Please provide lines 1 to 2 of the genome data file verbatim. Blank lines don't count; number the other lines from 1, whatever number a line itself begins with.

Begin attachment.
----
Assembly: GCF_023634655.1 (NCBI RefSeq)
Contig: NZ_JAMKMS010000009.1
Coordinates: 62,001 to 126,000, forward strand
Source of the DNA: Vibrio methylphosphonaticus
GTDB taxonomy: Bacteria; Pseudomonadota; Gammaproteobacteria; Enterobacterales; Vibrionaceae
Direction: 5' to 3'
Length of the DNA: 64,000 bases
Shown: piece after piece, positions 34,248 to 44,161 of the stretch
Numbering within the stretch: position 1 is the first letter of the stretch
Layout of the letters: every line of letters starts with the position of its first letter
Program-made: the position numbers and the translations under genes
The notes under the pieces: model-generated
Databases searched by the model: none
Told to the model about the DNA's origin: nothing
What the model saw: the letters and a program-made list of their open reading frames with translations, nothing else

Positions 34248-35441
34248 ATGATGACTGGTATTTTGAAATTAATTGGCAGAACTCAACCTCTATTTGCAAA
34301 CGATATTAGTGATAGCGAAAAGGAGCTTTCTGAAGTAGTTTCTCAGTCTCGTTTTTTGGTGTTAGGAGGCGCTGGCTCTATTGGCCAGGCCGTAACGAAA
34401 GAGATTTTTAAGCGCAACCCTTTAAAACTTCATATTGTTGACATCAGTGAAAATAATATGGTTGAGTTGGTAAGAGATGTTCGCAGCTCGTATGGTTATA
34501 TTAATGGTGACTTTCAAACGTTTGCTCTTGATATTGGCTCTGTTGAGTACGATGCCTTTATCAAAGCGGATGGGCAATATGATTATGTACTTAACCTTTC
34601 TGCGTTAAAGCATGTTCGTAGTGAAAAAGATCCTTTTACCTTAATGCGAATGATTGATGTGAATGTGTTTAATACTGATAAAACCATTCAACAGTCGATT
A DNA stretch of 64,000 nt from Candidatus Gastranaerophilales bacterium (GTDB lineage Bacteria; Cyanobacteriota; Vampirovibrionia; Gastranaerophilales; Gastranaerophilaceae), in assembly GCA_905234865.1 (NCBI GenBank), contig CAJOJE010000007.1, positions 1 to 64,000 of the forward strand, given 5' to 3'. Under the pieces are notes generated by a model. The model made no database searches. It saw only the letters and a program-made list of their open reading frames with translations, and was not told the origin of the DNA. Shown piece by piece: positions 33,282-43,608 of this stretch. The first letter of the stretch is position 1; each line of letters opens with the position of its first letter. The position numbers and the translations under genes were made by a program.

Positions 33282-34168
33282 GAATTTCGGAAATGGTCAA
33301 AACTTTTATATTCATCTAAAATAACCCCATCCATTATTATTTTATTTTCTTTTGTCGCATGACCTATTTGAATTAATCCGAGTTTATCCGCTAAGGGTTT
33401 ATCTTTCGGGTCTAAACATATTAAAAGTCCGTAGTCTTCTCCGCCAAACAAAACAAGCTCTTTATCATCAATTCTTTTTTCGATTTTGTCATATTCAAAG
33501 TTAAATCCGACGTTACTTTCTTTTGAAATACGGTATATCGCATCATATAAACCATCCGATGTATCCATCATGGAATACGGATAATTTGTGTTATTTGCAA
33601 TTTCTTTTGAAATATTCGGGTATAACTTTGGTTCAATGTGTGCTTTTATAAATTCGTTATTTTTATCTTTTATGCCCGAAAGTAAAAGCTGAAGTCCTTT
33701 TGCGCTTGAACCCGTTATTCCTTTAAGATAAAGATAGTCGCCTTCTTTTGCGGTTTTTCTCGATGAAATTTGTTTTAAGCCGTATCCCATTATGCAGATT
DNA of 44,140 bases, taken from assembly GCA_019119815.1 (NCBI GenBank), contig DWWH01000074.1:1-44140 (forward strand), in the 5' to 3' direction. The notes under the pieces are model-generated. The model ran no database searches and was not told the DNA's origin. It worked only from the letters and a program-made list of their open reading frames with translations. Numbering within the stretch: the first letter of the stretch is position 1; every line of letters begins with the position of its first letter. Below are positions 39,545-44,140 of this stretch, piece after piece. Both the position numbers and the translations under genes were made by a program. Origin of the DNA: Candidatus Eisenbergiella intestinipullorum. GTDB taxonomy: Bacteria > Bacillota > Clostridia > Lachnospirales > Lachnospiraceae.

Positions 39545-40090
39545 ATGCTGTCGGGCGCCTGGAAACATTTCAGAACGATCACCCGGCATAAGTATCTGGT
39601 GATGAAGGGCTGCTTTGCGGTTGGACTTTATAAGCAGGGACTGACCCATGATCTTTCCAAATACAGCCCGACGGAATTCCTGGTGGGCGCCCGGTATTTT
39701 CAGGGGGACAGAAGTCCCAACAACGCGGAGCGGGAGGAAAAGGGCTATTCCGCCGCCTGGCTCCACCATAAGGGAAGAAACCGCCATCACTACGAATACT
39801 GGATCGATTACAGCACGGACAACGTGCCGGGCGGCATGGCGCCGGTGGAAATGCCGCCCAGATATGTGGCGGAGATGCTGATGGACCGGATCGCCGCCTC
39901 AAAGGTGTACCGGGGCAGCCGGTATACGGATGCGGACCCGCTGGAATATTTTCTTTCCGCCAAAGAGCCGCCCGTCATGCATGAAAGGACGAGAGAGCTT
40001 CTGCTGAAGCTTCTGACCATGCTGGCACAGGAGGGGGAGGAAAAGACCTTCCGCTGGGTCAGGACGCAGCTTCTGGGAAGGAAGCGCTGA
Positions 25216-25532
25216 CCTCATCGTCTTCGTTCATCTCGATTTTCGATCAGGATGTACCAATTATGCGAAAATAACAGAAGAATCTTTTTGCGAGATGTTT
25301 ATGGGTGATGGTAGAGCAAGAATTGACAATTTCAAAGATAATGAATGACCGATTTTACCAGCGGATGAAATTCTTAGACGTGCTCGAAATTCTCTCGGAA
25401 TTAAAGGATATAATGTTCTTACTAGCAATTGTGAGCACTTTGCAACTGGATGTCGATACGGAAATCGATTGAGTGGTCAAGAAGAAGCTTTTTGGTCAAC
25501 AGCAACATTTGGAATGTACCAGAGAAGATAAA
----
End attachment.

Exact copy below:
Assembly: GCF_023634655.1 (NCBI RefSeq)
Contig: NZ_JAMKMS010000009.1